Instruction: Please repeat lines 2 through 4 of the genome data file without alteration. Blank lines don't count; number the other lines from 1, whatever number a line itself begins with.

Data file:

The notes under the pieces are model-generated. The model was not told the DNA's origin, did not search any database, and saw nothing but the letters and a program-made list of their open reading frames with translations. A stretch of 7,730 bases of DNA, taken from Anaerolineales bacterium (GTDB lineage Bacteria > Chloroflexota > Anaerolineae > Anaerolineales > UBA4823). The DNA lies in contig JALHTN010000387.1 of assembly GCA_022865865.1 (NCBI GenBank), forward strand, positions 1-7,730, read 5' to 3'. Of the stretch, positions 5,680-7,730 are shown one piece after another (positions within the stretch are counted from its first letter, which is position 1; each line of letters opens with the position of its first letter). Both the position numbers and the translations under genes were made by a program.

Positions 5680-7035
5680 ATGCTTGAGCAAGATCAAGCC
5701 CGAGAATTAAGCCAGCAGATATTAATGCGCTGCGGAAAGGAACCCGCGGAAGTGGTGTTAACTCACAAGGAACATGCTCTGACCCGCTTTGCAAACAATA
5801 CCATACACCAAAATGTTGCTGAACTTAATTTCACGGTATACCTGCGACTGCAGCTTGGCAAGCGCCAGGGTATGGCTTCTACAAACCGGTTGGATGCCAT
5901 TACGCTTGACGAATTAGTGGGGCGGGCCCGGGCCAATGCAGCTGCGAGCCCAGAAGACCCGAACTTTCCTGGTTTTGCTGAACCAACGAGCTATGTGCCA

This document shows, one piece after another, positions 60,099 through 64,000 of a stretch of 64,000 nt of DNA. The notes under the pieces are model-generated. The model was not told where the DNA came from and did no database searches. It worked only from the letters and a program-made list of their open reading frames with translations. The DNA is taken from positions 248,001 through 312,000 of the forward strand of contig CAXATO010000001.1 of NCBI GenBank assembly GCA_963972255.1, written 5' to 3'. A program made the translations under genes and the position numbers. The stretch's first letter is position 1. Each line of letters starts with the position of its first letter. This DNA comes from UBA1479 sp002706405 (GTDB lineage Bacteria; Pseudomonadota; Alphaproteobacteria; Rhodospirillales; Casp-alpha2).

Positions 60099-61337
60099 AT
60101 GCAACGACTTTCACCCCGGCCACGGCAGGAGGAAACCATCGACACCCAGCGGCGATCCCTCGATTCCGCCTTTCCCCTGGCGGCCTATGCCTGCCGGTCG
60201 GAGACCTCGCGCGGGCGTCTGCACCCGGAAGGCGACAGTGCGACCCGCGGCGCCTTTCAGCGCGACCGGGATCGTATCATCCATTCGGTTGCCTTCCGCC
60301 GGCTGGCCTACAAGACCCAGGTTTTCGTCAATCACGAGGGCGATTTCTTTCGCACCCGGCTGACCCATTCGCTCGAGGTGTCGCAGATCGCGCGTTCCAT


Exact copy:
Positions 5680-7035
5680 ATGCTTGAGCAAGATCAAGCC
5701 CGAGAATTAAGCCAGCAGATATTAATGCGCTGCGGAAAGGAACCCGCGGAAGTGGTGTTAACTCACAAGGAACATGCTCTGACCCGCTTTGCAAACAATA